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Date: -- (:)
From: John Prevost <j.prevost@c...>
Subject: Re: [Caml-list] static variables in a function
>>>>> "mk" == Max Kirillov <max630@mail.ru> writes:

    mk> Oh, thank you for clarification. I'm very new to functional
    mk> programming, and didn't know yet about tricks like this. As I
    mk> understand, the point was to call 'ref' at initialization
    mk> stage. I thought about using 'lazy' for that, but still placed
    mk> it inside a full function definition, so it didn't help.

    mk> This makes a possibility to write very funny functions. For
    mk> example:

# let acc v =
    let vR = ref v in
    fun f -> 
            let newV = f !vR in
          vR := newV;
          newV  ;;

    mk> I'm not sure if this style of coding better than placing the
    mk> mutable values to be hidden inside modules or classes. Even
    mk> when possible (in other languages), I prefer to use latter way
    mk> to do. Well it's a matter of taste.

It also depends precisely what you're trying to do.  In the case we
first saw (we have a specific function that wants to have an input
buffer, essentially), I'm not sure it makes a great amount of sense.
The problem is that using a variable in the closure doesn't help do
anything except hide the value from the rest of the module.  And,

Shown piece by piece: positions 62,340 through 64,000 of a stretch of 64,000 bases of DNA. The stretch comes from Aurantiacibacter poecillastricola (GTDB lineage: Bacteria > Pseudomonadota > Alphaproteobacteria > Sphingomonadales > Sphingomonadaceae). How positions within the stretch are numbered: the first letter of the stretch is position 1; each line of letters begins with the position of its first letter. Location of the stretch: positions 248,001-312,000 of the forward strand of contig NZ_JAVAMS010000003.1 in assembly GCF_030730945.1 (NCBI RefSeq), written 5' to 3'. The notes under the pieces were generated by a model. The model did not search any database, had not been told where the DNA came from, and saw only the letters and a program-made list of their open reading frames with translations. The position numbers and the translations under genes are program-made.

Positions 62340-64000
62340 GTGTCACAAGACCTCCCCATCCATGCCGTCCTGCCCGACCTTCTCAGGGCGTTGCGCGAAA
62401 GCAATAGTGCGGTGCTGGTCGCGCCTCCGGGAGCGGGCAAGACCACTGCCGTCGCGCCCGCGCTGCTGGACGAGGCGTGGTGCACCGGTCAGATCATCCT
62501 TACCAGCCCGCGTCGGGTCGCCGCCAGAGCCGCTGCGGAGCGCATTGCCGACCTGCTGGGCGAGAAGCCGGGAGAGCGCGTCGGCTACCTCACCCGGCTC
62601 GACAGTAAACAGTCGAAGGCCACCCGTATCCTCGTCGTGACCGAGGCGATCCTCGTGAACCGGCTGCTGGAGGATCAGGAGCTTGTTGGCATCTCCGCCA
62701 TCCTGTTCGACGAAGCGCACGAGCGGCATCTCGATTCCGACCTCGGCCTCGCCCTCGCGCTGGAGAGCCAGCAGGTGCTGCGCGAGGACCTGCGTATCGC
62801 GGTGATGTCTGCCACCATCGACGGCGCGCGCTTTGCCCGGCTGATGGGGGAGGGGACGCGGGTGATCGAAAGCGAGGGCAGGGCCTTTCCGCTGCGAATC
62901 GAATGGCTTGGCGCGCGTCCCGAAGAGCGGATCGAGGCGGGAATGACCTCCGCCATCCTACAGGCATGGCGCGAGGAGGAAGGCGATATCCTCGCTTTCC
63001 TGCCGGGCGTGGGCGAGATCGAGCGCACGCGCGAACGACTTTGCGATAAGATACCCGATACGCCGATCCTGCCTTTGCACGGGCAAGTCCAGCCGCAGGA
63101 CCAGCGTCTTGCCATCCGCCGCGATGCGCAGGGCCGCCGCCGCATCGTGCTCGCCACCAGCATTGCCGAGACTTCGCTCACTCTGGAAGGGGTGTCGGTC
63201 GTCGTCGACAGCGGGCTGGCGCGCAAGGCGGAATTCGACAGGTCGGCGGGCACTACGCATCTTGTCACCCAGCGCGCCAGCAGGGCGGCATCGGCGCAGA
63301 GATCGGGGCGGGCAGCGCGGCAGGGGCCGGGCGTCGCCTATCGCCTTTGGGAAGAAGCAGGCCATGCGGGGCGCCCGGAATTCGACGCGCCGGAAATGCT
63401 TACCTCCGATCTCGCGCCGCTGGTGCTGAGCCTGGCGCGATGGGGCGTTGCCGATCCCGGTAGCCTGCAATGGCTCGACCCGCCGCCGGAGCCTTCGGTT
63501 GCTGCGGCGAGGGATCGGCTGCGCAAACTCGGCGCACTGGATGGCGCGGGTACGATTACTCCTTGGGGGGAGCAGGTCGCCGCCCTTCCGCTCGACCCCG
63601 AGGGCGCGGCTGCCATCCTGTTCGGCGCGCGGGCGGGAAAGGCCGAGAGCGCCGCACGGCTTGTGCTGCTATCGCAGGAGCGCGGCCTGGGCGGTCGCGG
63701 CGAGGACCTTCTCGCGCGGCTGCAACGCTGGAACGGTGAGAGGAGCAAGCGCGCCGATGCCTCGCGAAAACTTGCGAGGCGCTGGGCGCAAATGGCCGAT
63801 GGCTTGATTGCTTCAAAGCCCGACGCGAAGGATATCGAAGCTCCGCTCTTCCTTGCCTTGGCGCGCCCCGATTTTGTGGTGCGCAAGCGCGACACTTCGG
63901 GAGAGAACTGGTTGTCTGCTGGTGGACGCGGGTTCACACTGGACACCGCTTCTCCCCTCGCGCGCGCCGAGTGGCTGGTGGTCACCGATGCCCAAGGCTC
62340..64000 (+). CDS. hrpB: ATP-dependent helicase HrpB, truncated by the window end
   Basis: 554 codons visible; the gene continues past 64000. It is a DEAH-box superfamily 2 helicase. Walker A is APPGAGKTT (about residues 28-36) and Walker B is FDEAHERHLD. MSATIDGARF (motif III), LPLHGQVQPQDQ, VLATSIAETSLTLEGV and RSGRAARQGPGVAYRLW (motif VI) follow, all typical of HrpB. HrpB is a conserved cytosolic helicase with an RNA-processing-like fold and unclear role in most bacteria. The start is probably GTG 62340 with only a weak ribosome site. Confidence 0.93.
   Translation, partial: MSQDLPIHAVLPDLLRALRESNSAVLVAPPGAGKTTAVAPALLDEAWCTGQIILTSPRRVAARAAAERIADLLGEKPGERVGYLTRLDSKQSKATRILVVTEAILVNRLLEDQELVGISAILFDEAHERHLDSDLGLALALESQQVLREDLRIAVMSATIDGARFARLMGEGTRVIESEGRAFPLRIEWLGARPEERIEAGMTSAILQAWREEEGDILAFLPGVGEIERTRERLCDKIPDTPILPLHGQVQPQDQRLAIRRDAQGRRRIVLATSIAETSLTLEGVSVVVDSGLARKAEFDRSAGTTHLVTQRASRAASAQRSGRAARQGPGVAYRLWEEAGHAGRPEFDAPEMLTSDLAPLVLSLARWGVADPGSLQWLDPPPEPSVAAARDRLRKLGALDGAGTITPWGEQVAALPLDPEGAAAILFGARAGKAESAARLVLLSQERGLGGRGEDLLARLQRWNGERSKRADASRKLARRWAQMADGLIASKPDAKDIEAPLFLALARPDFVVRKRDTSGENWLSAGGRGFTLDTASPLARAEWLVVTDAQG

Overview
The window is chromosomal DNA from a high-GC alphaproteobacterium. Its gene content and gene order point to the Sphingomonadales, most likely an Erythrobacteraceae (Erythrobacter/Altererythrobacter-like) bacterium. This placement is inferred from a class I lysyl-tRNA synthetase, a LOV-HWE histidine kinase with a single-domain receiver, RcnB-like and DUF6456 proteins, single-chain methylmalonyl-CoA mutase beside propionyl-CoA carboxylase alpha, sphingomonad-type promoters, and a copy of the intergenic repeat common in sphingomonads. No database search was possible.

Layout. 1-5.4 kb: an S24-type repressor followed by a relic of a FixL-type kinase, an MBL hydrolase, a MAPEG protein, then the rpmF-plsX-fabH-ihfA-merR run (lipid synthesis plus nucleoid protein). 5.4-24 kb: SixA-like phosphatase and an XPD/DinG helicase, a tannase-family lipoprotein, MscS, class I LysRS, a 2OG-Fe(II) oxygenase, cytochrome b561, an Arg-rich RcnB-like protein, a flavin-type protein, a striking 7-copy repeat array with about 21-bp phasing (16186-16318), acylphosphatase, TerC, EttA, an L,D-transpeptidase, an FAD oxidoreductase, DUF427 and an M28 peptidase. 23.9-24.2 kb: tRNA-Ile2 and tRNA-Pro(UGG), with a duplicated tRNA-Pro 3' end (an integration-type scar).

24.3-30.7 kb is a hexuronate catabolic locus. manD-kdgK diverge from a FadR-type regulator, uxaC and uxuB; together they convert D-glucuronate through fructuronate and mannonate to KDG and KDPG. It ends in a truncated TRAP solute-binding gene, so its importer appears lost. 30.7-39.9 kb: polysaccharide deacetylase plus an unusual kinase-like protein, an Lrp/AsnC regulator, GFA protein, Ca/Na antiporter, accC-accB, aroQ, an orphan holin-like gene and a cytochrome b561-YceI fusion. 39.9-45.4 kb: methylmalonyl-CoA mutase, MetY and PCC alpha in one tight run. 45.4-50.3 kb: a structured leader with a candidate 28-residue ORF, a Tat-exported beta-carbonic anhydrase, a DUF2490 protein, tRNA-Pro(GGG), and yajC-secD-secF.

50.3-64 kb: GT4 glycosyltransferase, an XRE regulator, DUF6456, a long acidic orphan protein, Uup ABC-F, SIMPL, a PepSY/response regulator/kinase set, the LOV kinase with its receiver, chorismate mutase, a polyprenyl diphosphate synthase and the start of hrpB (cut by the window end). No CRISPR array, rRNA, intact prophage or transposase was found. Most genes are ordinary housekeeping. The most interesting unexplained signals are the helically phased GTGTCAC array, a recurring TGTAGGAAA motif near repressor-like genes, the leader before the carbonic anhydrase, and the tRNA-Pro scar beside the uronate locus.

well, we'd probably be better off leaving it open to the module and
using the module interface to hide it from other modules.

If we change our focus, howeverm the technique becomes more
interesting.  Take a look at this, for example:

type 'a memoval =
  | Val of 'a
  | Exn of exn

let memoize f =
  let stow = Hashtbl.create 20 in
  fun x -> begin
    if not (Hashtbl.mem stow x) then begin
      try (let v = f x in Hashtbl.replace stow x (Val v))
        with e -> Hashtbl.replace stow x (Exn e)
     end;
    match Hashtbl.find stow x with
      | Val x -> x
      | Exn e -> raise e
  end

(* this is the fibonacci sequence, but we delaying "binding" the
   recursion until later. *)
let fib' fib' =
  function
    | 0 -> 1
    | 1 -> 1
    | n -> fib' (n-1) + fib' (n-2);;

(* example of how to bind the recursion in a simple way *)
let rec fib_r1 x =
  fib' fib_r1 x

(* and now binding it "through" the memoize function *)
let rec fib_r2 x =
  memoize (fib' fib_r2) x

In this case, the whole point of the function is that it produces a
function identical in every way to the original function, except that
it memoizes its work so as not to repeat.  There's no convenient
"object" to stuff the value into, because the function *is* our
object.  The only way we can store the data correctly is to have the
information somehow attached to the function we're creating.

There are a number of places where this is useful.  The key insight is
that in a functional language, the primary objects in the system are
functions, and this mechanism we're using above is simply what happens
when a variable goes out of scope for everything except the function
in question.

JOhn.
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